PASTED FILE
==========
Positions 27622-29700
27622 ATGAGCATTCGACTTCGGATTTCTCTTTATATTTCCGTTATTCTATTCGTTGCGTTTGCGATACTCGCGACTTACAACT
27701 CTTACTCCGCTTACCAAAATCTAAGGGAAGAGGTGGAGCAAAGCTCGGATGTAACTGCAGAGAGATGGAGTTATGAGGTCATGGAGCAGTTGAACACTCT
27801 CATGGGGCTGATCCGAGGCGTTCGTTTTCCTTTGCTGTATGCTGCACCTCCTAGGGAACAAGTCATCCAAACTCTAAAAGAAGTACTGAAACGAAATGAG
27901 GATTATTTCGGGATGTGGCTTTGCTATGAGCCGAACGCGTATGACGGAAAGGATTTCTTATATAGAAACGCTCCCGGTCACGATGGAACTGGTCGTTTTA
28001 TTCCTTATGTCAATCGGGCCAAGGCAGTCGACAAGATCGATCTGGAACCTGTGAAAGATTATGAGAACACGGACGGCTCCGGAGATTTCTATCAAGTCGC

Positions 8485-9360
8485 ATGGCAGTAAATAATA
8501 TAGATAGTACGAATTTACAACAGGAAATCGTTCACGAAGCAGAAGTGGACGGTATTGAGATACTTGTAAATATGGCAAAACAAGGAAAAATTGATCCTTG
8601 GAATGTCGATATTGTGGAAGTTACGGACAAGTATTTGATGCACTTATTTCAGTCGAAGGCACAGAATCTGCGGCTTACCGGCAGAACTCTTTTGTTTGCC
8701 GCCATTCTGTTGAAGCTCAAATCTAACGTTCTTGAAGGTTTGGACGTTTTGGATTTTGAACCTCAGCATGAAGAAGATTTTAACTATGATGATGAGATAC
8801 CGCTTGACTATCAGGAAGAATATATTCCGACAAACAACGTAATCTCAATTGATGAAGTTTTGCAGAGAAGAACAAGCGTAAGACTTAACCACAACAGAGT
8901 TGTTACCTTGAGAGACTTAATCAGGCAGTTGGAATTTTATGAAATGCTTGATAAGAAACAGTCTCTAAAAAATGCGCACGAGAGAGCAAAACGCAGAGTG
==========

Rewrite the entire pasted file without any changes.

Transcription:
Positions 27622-29700
27622 ATGAGCATTCGACTTCGGATTTCTCTTTATATTTCCGTTATTCTATTCGTTGCGTTTGCGATACTCGCGACTTACAACT
27701 CTTACTCCGCTTACCAAAATCTAAGGGAAGAGGTGGAGCAAAGCTCGGATGTAACTGCAGAGAGATGGAGTTATGAGGTCATGGAGCAGTTGAACACTCT
27801 CATGGGGCTGATCCGAGGCGTTCGTTTTCCTTTGCTGTATGCTGCACCTCCTAGGGAACAAGTCATCCAAACTCTAAAAGAAGTACTGAAACGAAATGAG
27901 GATTATTTCGGGATGTGGCTTTGCTATGAGCCGAACGCGTATGACGGAAAGGATTTCTTATATAGAAACGCTCCCGGTCACGATGGAACTGGTCGTTTTA
28001 TTCCTTATGTCAATCGGGCCAAGGCAGTCGACAAGATCGATCTGGAACCTGTGAAAGATTATGAGAACACGGACGGCTCCGGAGATTTCTATCAAGTCGC

Positions 8485-9360
8485 ATGGCAGTAAATAATA
8501 TAGATAGTACGAATTTACAACAGGAAATCGTTCACGAAGCAGAAGTGGACGGTATTGAGATACTTGTAAATATGGCAAAACAAGGAAAAATTGATCCTTG
8601 GAATGTCGATATTGTGGAAGTTACGGACAAGTATTTGATGCACTTATTTCAGTCGAAGGCACAGAATCTGCGGCTTACCGGCAGAACTCTTTTGTTTGCC
8701 GCCATTCTGTTGAAGCTCAAATCTAACGTTCTTGAAGGTTTGGACGTTTTGGATTTTGAACCTCAGCATGAAGAAGATTTTAACTATGATGATGAGATAC
8801 CGCTTGACTATCAGGAAGAATATATTCCGACAAACAACGTAATCTCAATTGATGAAGTTTTGCAGAGAAGAACAAGCGTAAGACTTAACCACAACAGAGT
8901 TGTTACCTTGAGAGACTTAATCAGGCAGTTGGAATTTTATGAAATGCTTGATAAGAAACAGTCTCTAAAAAATGCGCACGAGAGAGCAAAACGCAGAGTG